As with other complex adaptive systems, the term “slum” is not easy to define. A slum will generally include elements such as urban poverty, dense living conditions, informal economic activity and migrants, but is more than the sum of its parts. Most people will know a slum when they see one. Nonetheless, it is important to distinguish between the problems of agglomeration faced by slums and the problems of decay faced by Detroit.
Almost every country has suffered slums during the urbanisation phase. The slums of London and New York were notorious well into the 20th century. A century ago, the now trendy Meatpacking District of Manhattan had over two hundred slaughter-houses where many new immigrants worked. Harappan cities and Mughal Delhi had slums. Even today’s China, despite the administrative controls, has slums.
Most people think of slums as places of static, urban despair as depicted in films like Slumdog Millionaire – the only way out is winning a lottery. While the poverty is real enough, real-life slums could not be more different. Once one looks past the squalor, slums are ecosystems buzzing with activity – shops, mini-factories, people moving in, people moving out. This is where migrants will first find shelter, get their first job, become connected with social networks and receive information about opportunities in the wider city. In other words, slums play a critical role as routers in the migration process.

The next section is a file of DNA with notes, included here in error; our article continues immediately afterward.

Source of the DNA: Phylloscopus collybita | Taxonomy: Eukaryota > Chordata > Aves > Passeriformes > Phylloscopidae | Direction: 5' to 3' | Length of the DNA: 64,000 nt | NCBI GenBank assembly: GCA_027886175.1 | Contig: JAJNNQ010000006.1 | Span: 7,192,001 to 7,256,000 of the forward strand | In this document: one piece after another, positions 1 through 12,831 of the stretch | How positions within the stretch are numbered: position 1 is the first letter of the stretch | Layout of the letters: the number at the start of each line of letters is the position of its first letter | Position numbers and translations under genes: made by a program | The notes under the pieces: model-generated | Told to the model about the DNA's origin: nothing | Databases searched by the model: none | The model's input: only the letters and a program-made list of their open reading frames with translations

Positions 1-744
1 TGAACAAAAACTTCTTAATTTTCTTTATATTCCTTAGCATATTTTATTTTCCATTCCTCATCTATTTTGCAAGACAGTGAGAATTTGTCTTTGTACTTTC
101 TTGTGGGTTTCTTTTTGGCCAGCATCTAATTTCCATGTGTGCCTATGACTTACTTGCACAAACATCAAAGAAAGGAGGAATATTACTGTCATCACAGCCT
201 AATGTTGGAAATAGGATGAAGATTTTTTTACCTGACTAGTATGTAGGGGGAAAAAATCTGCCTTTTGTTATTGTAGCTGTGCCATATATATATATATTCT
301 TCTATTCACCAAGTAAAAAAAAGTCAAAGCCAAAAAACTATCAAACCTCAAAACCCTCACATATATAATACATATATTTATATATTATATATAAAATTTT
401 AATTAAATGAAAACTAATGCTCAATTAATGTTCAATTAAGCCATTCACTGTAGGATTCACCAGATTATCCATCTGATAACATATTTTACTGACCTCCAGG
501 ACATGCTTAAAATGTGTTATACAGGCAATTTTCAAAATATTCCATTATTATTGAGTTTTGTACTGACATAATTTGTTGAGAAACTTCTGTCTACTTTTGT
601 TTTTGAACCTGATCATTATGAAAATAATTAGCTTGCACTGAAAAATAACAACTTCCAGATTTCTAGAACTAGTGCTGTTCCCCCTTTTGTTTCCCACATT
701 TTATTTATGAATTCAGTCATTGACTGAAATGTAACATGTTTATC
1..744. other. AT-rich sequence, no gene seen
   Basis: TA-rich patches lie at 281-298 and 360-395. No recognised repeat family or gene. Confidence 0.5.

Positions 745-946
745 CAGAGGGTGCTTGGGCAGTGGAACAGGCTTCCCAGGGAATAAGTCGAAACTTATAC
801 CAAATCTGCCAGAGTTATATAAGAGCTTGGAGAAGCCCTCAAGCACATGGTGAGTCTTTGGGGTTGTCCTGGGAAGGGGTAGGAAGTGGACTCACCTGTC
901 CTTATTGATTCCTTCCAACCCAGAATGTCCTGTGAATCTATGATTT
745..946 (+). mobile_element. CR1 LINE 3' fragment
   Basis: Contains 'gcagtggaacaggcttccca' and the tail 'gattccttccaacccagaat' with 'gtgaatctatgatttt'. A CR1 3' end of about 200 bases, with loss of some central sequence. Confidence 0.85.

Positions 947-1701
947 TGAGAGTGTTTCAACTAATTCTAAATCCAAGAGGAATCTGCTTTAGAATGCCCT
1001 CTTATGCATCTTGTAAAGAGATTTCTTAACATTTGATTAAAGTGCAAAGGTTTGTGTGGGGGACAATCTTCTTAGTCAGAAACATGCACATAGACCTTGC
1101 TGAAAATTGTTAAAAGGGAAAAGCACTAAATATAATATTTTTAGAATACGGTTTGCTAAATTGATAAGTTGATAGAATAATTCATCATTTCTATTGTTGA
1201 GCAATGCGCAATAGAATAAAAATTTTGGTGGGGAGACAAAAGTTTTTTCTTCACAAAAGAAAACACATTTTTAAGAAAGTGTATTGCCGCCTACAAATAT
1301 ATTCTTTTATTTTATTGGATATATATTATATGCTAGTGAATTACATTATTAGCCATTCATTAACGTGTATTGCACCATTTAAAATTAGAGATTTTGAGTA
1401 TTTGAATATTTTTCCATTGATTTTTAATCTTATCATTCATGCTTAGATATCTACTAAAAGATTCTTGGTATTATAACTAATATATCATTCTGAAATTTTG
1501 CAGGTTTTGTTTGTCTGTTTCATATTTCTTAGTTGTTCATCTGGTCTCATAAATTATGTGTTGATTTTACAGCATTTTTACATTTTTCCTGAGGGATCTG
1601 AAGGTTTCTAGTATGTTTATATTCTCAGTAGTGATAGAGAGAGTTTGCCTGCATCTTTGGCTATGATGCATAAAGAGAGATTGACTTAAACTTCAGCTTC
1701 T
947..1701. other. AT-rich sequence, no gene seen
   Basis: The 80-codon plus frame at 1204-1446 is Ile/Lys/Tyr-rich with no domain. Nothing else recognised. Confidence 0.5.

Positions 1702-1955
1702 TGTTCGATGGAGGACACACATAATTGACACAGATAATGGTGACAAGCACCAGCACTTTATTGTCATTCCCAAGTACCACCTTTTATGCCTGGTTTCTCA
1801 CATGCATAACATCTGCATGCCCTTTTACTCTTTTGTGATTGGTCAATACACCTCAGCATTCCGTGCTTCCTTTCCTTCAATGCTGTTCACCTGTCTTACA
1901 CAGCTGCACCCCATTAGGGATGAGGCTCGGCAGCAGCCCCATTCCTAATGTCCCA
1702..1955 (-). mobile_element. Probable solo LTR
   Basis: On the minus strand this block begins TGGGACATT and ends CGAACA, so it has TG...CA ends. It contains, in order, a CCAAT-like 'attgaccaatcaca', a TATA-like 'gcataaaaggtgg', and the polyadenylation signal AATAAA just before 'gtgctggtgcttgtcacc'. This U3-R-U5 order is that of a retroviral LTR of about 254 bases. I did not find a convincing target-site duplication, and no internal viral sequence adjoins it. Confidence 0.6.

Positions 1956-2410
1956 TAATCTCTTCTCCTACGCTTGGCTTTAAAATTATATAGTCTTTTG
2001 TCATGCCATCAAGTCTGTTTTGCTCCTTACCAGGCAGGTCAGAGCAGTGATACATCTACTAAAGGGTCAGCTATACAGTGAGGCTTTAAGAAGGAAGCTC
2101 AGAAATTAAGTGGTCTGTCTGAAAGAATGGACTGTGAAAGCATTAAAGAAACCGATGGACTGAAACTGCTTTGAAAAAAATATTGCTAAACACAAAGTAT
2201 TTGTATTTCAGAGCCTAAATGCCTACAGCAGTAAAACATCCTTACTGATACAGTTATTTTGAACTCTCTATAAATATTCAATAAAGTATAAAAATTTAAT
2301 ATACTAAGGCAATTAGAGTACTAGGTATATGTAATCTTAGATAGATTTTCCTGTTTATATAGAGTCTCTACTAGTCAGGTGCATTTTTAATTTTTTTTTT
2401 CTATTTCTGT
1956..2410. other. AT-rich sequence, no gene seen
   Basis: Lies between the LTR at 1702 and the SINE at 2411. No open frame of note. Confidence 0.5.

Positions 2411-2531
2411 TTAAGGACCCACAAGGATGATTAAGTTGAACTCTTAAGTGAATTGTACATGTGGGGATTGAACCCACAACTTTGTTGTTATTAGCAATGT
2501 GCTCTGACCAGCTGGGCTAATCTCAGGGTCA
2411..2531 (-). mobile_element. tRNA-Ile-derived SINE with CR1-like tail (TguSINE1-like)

What is even more interesting is that slums are surprisingly effective in this role. According to estimates by UN Habitat, 60 million people moved “out” of Indian slums between 2000 and 2010. Some may have gone back home, but many climbed the economic ladder into the new urban middle-class. This is exactly why slums continue to attract new migrants despite the awful living conditions – the migrants know that they or their children have a fighting chance of breaking out of the cycle of poverty.